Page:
Royal Dutch Shell Plc is attempting to restart one of two crude units at Europe’s biggest oil refinery that were halted by a fire late last month.
European diesel prices slumped as traders anticipated more fuel supply.
Shell is trying to restart a crude distillation unit at the Pernis refinery in Rotterdam.
A Shell spokesperson said: “Shell Pernis shut down most of its units on July 30 due to a power outage
We are currently restarting a number of units as part of the phased restart of the full complex. Complete restart will take place in a structured and controlled way. Flaring and noise will be part of recommissioning. We will do our utmost to minimize impact for residents.
We regret the impact this may cause for our customers, and we are working hard to minimize impact.”
Diesel futures extended their decline by as much as 0.9 percent in less than an hour after the planned restart became known, and were trading at $480 a metric ton at 12:27 p.m. in London, ICE Futures Europe data showed.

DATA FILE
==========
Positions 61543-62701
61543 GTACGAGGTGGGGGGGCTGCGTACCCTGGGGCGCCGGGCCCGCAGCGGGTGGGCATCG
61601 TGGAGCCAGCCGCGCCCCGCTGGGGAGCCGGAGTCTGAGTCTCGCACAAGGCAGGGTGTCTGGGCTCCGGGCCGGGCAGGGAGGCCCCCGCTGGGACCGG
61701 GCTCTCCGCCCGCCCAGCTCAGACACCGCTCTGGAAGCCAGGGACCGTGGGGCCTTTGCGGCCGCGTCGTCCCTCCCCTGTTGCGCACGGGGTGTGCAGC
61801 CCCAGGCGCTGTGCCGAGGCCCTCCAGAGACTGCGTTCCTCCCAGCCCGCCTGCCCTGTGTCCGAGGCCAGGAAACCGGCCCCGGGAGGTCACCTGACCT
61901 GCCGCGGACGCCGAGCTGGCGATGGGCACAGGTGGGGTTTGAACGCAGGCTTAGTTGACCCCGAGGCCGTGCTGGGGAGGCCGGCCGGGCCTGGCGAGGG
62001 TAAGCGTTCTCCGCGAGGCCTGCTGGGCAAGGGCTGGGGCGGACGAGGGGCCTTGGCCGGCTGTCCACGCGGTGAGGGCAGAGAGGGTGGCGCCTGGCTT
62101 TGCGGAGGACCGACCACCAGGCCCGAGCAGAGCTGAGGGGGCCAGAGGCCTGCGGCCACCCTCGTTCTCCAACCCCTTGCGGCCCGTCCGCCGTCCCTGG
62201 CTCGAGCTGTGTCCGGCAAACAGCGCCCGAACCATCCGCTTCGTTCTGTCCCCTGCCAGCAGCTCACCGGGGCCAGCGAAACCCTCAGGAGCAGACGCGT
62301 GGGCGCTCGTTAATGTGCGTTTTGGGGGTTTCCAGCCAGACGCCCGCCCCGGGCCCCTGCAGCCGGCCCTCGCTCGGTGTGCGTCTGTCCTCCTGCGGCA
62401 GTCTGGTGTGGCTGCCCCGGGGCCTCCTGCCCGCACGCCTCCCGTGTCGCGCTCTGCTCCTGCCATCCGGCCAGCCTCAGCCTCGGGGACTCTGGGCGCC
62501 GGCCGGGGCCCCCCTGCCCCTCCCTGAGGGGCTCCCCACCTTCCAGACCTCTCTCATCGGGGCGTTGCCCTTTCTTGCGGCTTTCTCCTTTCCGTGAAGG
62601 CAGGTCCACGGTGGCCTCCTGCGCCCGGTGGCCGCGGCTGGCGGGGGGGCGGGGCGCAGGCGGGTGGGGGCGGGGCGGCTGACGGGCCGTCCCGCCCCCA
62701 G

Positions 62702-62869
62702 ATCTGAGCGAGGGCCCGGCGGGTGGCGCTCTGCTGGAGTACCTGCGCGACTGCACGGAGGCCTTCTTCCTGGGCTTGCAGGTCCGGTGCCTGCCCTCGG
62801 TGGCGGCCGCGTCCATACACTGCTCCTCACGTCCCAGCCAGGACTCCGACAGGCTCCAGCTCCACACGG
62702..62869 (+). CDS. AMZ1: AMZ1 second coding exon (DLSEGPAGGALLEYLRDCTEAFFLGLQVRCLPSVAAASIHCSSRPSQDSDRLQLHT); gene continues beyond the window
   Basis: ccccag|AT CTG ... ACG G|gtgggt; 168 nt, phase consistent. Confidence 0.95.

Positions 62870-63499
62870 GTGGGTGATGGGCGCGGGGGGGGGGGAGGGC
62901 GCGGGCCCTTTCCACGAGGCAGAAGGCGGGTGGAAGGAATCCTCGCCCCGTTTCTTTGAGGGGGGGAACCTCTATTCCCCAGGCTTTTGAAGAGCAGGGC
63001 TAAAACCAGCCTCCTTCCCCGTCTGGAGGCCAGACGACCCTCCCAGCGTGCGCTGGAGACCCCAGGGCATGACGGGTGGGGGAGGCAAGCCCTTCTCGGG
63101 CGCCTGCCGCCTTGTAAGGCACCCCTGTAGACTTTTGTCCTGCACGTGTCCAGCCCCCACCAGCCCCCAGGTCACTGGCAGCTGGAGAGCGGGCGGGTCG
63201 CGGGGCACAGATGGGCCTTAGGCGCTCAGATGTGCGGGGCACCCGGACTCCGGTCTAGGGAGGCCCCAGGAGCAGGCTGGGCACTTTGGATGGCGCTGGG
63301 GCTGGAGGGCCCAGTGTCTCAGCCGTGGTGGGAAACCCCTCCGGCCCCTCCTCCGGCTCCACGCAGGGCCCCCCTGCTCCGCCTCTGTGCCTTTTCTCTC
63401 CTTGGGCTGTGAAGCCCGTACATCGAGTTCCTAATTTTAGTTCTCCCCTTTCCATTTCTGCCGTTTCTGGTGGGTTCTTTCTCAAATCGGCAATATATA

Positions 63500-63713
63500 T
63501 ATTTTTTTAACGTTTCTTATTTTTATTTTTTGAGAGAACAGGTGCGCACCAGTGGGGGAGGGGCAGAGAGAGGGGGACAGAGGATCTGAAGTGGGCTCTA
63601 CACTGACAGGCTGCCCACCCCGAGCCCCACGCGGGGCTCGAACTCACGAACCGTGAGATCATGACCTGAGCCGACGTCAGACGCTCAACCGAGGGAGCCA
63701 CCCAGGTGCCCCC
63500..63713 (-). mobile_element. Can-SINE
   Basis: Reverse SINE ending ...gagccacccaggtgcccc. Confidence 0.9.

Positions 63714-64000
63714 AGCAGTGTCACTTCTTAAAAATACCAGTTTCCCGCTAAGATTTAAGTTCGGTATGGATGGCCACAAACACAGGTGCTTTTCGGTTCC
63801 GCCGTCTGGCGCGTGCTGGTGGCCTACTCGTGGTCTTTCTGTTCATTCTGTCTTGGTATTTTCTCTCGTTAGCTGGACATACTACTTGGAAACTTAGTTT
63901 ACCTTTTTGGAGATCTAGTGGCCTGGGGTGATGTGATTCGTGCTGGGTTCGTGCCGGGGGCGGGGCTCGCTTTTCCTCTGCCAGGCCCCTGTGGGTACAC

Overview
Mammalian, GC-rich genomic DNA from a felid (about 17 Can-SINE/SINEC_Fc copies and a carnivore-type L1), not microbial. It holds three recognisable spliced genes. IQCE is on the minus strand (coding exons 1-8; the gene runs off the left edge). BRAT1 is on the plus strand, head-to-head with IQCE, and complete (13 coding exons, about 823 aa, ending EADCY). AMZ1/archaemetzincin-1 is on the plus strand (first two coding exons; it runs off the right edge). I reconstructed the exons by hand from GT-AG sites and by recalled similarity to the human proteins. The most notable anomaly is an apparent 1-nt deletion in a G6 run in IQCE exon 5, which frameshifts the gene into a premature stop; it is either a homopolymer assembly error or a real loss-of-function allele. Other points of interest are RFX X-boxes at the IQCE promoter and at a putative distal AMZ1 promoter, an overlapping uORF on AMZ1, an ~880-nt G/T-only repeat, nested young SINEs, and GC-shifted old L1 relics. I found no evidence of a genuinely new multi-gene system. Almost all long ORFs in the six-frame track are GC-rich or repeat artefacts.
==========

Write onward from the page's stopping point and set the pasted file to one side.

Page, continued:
Fuel prices in both Europe and the US jumped at the end of last month when the fire forced Shell to halt most of the plant’s units.
Traders directed extra cargoes from other parts of the world in anticipation of a supply shortfall in north west Europe. The difference between diesel and crude declined immediately after the planned restart became known, a sign of a weaker market.
Steve Sawyer, a London-based analyst at FGE, talking about fuels like gasoil, diesel and jet fuel, said: ““I would expect distillate cracks to come off quite a bit in the next few weeks purely as a reaction to Pernis coming back.
“They may weaken for the rest of August and September, until refineries start to go into maintenance in October.”
Diesel imports from the US were poised to reach a 12-week high, according to a survey of shipbrokers following the halt at Pernis.
Traders were also anticipating an increase in cargoes from Asia, as well as decreased exports of gasoline to the US.